Noting that time was of the essence, Bishop says: “Many of the people who held that history are deceased, and the job of recording it becomes harder and harder, so 12 months ago I realised we had to get started on the timeline.”

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Predominantly featuring joyous moments of Aboriginal and Torres Strait Islander LGBTIQ people’s participation, Bishop says that was a key focus of the project. “We gather too often for inequality. This is an opportunity to focus on the celebration of their lives and achievements.”

Wilo Muwadda - a research assistant at the University of Sydney - first moved to Sydney as a 19-year-old in 1980. As a young man from the Bwgcolman Palm Island Aboriginal community in North Queensland, he says that while he’d met non-Indigenous gay guys before, he had a very different way of identifying within his own community. Mardi Gras gave him license to explore new ways of understanding his identity and meet fellow LGBTIQ Aboriginal and Torres Strait Islander people.

“I wanted to be flamboyant,” he says. “I wanted to be out there. I made a lot of friends and some of those friends I made, I still have today. They took me along to the parade.”

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The first march, Muwadda wore a green and gold leotard with a wig and roller blades. “It opened up a way I could come to my own understanding of who I was and my place in Australian society," he says, calling Mardi Gras "the perfect avenue for that expression".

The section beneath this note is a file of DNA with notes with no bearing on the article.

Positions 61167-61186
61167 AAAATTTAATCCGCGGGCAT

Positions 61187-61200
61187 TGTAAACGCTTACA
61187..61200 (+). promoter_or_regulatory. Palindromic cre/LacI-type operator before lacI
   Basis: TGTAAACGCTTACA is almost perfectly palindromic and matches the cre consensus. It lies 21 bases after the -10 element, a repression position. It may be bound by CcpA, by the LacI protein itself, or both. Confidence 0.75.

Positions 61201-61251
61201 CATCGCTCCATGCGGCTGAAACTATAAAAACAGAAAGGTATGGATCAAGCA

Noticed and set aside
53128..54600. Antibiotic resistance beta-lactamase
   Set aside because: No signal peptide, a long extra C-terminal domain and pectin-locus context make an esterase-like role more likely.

He notes: "When I got home, I fell back into the culture again and there were two worlds, and I liked both of them.”

The onset of the HIV/AIDs crisis was a difficult time for Muwadda and his friends, particularly as it coincided with the Bicentenary, but he also saw the community rally together.

“The Captain Cook float made a real statement about who we were and put us into the gay community in a strong position," he says. "Mardi Gras is a focal point that brings us all together across race, age, diversity of sexuality and gender.”

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The First Nations float’s place at the head of the parade - taking place on March 4 this year - is hugely important, Muwadda says. “We have that visible solidarity. It’s really important for us and we have elders around us as well, which speaks to the world.”